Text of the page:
The document states, “The presence of mental health issues among college students is at an all-time high. Fueled by COVID-19, its economic impacts, and mounting awareness of systemic racism and inequality, in the fall of 2020 39% and 34% of college students reported symptoms of depression and anxiety, respectively.”
That same document describes how “83% said that their mental health had recently negatively impacted their academic performance.”
Mental health among college students is in crisis right now.
“This unique moment represents an opportunity to strengthen ecosystems of support to reach the 85% of students who do not engage in college-offered counseling,” Paulmann commented.
Paulmann continues to detail why Fairfield University invested in Togetherall.
“The Task Force to Study the Policies and Procedures Adopted by Each Institution of Higher Education Regarding the Prevention and Treatment of Mental Illness in Students recommended investment in ‘Communities of Support’ that engage leadership, faculty, staff and students in creating holistic, supportive ecosystems that go beyond individual counseling,” she said.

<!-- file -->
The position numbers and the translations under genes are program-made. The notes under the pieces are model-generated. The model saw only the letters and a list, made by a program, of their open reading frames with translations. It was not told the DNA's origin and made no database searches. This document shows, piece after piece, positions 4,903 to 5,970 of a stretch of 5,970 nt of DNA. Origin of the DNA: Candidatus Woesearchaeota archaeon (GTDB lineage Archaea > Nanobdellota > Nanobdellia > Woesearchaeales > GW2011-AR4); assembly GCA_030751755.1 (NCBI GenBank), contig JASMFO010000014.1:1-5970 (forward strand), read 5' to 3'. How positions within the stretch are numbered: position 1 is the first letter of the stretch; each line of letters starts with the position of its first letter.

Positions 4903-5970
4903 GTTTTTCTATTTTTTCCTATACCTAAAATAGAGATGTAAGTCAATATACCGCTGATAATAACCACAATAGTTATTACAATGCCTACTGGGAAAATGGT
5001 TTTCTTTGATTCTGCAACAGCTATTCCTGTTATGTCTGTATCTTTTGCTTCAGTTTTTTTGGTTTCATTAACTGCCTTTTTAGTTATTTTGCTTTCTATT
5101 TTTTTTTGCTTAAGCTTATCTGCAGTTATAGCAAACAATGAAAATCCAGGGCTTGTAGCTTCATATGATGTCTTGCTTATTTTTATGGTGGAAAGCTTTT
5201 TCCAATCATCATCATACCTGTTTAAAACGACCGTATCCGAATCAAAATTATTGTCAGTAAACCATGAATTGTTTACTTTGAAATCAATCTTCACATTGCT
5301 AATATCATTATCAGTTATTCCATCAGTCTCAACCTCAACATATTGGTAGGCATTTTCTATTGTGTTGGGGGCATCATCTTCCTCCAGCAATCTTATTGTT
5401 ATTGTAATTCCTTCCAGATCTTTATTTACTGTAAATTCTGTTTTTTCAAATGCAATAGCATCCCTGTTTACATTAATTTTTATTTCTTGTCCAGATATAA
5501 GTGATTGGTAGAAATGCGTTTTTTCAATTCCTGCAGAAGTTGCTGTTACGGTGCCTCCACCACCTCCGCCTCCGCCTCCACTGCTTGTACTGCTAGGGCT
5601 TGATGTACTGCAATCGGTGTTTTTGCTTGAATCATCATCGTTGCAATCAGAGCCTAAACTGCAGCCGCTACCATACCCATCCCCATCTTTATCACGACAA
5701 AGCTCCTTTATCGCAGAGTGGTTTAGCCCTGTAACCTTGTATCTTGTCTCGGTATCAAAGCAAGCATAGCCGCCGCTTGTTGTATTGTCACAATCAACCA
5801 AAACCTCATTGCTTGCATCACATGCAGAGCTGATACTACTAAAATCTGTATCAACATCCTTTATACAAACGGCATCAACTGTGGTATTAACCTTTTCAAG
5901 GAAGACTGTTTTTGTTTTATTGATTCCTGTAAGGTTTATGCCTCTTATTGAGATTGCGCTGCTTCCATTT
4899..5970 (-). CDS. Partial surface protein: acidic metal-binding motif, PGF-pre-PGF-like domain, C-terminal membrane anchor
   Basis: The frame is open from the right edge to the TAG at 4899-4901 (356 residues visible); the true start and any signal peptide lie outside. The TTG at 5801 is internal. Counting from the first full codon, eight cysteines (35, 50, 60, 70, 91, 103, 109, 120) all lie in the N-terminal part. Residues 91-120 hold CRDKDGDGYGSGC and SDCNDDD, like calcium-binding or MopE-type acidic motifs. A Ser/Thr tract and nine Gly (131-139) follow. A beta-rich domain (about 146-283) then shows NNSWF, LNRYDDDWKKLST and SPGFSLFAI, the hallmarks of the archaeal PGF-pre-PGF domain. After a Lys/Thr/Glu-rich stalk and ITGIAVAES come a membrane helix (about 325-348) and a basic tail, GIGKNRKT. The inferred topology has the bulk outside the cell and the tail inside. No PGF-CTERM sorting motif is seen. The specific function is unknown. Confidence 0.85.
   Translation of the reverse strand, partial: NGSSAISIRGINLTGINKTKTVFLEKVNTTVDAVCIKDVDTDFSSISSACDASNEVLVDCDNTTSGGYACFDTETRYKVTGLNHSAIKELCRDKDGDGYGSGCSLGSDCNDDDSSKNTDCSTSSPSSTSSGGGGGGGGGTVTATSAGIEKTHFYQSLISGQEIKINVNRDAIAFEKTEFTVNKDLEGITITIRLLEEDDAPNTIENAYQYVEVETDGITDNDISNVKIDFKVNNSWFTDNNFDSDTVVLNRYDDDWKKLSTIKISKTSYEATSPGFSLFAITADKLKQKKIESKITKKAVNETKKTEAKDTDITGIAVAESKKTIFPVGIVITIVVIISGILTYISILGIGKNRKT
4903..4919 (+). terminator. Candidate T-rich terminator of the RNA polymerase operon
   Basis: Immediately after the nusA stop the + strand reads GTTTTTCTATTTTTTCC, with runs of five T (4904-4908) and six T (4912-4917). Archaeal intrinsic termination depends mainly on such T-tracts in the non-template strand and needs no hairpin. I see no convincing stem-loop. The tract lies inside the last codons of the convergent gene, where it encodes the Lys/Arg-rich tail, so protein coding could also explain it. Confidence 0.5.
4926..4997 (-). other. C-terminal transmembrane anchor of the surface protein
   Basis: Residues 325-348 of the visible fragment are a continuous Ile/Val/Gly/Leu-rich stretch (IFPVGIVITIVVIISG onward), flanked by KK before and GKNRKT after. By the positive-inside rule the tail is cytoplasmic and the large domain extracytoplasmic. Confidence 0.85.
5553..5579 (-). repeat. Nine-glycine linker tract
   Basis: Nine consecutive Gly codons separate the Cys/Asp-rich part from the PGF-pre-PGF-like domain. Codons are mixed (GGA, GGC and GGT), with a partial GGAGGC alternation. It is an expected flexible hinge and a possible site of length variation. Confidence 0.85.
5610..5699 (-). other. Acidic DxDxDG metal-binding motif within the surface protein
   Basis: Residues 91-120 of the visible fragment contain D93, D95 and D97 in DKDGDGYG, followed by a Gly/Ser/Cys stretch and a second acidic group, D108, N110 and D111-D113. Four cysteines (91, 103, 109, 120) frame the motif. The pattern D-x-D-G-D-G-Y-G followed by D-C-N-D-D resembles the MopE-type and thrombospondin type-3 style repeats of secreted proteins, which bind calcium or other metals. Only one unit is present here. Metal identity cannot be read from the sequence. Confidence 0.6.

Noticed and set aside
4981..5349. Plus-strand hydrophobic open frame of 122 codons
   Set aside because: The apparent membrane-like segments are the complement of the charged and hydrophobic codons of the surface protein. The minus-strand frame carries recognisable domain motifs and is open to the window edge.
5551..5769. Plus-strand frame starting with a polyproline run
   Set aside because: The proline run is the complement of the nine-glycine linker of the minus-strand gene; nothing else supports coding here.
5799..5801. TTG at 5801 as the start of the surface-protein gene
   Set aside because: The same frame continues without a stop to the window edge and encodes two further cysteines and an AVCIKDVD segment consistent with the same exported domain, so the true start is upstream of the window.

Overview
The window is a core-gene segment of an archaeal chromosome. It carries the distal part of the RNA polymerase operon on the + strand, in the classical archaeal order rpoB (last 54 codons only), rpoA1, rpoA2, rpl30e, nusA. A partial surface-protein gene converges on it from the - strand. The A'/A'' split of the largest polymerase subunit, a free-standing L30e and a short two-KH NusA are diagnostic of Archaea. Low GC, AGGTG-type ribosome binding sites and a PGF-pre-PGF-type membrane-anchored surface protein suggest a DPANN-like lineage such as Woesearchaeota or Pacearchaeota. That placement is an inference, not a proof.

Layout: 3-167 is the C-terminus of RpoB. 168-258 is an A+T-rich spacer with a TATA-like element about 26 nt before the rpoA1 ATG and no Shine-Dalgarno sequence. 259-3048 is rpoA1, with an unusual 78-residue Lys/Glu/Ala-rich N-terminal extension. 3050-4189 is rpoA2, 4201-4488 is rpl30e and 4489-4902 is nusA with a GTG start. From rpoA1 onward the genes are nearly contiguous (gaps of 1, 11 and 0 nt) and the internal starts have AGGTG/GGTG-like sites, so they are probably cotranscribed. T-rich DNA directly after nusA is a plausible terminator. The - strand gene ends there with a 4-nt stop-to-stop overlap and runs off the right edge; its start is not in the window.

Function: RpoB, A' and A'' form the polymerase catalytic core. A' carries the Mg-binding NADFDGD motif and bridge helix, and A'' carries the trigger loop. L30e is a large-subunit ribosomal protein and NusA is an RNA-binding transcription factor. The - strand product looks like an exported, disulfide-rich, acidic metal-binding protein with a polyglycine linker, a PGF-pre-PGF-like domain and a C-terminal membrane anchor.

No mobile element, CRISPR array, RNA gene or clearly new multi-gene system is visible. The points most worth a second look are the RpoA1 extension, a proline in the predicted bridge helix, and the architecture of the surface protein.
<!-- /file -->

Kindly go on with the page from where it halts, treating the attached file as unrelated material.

Paulmann describes how “Fairfield University requested funding to engage leadership, faculty, staff and students in creating a supportive environment with access to tools, support, education and resources to better care for themselves and others.”
“We [C&PS] identified two turnkey and scalable solutions; each evidenced-based, to increase access, education and training in our community immediately,” Paulmann stated.
One of those solutions was Togetherall, “a clinically supervised online platform for students seeking mental health support. It uses a peer-to-peer approach to normalize help-seeking behavior,” states Paulmann.
Additionally, C&PS subscribed to Kognito, which Paulmann describes as “an evidence-based online training simulation program that increases knowledge and awareness around mental health and suicide.”
According to Paulmann, Kognito “educates faculty, staff and students to identify signs of psychological distress, including verbal, behavioral and situational cues.”